Metropolitan Touring's 48-passenger La Pinta is a year-round Galapagos-based island hopper that was significantly refurbished at the tail-end of 2019. The cruise yacht -- considered mid-size among the 100 or so 12- to 100-passenger vessels cruising the region -- provides an effortless means of experiencing the menagerie of reptiles, birds and marine mammals the Ecuadorian hotspot is famous for.
While no manmade ship will ever compete with Darwin's favorite national park -- where rust colored calderas jut out of the Pacific; stoic, yellow iguanas guard fruit-laden cactus trees; and blue-footed birds dance and whistle their way to progeny -- La Pinta exceeds the basic requirement to introduce well-traveled, pretense-free passengers to sea lions and sea turtles.
La Pinta, built in 1982 as a Bahamas-based casino ship, then gutted and rebuilt in 2008, also fulfills its duty as a modern expedition vessel. Tools of the trade include outdoor shower heads (de-sanding), a public-use dryer (for wet towels, swimming trunks), a goodie basket of Dramamine motion sickness medicine in the lobby, a quintet of tandem kayaks, snorkel gear (mask, fin, snorkel), a briefing room with modern audio visual equipment and a crane that delivers a trio of pangas (inflatable water taxis) from ship to sea.
Recent upgrades include new carpeting and lighting throughout the cabins and public areas, coupled with extensive improvements. The new-look reception and lobby area on the Main Deck has benches for passengers waiting to disembark, along with updated lighting, decor and display cabinet of Ecuadorian jewelry. The dining room, also on the Main Deck, has new furniture, a marble-topped buffet and is decorated with a display of colorful limited edition prints by Ecuadorian artist Paula Barragan. On the middle Cabin Deck, staterooms have benefited from new furniture -- including closets, desks and leather chairs -- along with new drapes, headboards and artworks.
On the top Boat Deck the forward Observation Bar & Lounge has brand new earth tone furnishings, including sofas, banquettes and chairs, and the former library is now an expedition room. Outside, the sun deck has an improved canvas awning and a renovated bar and buffet area for alfresco dining.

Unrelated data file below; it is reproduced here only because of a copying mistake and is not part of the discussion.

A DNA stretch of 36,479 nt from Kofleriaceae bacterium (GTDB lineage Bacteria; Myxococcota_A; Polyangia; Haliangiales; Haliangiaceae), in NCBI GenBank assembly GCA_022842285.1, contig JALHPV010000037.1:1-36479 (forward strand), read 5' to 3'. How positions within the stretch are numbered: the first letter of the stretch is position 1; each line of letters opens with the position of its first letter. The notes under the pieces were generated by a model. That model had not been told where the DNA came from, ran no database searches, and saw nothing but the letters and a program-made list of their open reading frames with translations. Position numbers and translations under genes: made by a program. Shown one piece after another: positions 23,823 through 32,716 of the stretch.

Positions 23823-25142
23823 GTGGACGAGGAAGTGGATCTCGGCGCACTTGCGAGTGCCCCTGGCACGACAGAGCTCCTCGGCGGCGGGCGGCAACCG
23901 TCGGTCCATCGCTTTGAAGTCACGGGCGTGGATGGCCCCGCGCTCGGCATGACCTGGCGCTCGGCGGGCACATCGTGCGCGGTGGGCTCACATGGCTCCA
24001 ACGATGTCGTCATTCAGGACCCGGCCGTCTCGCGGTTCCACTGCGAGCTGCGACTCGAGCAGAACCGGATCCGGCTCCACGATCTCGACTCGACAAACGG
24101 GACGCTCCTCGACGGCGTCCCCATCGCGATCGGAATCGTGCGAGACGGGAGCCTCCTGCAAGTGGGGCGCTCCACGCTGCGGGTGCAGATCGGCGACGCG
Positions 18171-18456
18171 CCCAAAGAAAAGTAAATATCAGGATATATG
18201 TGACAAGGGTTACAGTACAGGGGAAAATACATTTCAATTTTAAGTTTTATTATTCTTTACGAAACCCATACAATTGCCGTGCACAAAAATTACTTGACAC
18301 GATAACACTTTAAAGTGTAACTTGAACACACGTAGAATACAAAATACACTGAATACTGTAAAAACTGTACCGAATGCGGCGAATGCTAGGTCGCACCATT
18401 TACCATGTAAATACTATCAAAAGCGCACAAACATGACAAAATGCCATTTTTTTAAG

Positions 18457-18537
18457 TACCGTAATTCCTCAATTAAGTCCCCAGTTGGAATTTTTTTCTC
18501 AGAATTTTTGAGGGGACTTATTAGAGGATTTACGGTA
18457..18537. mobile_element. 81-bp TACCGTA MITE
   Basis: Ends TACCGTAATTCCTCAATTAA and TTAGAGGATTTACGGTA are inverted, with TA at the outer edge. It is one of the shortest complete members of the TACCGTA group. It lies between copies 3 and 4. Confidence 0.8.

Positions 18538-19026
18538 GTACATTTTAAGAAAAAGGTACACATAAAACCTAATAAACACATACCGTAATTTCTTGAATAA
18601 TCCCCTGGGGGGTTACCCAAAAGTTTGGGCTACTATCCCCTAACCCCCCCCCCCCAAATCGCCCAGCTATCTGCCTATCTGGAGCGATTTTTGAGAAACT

Touches like fine in-cabin showers, Wi-Fi and a glass-bottom boat (for non-snorkelers and the sea lion-phobic) are welcome inclusions. After a day peeking under the Pacific or trekking under the equatorial sun, passengers can chat in the popular top-ship hot tub or enjoy a pre-dinner pisco sour in the lounge as they swap pictures (the world's most adorable baby sea lion, say) and stories ("The baby sea lion thought I was its mother!").
There's also the occasional traditional cruise flourish. Observe the sun glasses-wearing towel monkey endemic to your cabin or the Beef Wellington that appears on the dinner menu.
If the pangas, inflatable water taxis that shuttle passengers from anchorage points to uninhabited islets, are the connective tissue of the experience, the top-flight naturalists (Level III, the highest in the Galapagos) are the heart. By law, the English (and other) language-speaking guides accompany passengers on all land-based expeditions, providing enthusiastic commentary and answering questions about local geology, botany and biology. They're great with kids, too.
As part of Metropolitan Touring's commitment to the environment, the company uses a silicone-based paint on the hull of La Pinta which last five years (as opposed to the normal two for other types of marine paint) and is not harmful to marine life. The company says it also decreases drag, thereby improving propeller efficiency and reducing fuel consumption by some five percent over two years. The new lighting throughout the ship is LED, with a lifespan said to be 25 times greater than incandescent bulbs. The lights also emit less heat, therefore reducing air conditioning consumption.
The overall experience on La Pinta (and every other Galapagos-based ship) is highly structured, almost military-like. (Though you can opt out of anything if you choose. ) It has to be. In an effort to maximize time on land, where opening hours are sunrise to sunset, scheduling is precise. Wake up: 0700. Breakfast: 0730. First landing: 0830. And so forth until you hit the pillow after dinner (at 1930). If you participate in every activity, expect two hours of down time tops -- and expect to be enthralled but slightly exhausted by debarkation day. Something more casual post-cruise, like a beach stay, is a good idea for two reasons: first, as a counterpoint to the hyper-scheduled pace, second, to unpack the mystical experience you just had, spending time in a place that starts to feel like a strange dream the moment you return to civilization.
For much of the year, La Pinta attracts a well-traveled, highly educated babyboom-and-beyond set. Passengers are generally fairly active, as the ship doesn't have facilities for those with mobility issues. Navigating the steep steps, metal lips and "watch your head" spaces is part of the expedition ship game plan. During June, July and August, expect an influx of parents and their offspring.
Metropolitan Touring puts it well: the dress code on La Pinta is casual and ultra-casual. The packing list is dictated by the itinerary, where quick-dry pants, rubber-soled waterproof shoes and wide-brimmed floppy hats are more important than blue blazers and oxfords.
Still, for dinner, some passengers take a post-excursion shower and throw on a clean shirt or sundress. The only requirement for the dining room is to have something on your feet and some manner of top. (Don't forget your pants, too.)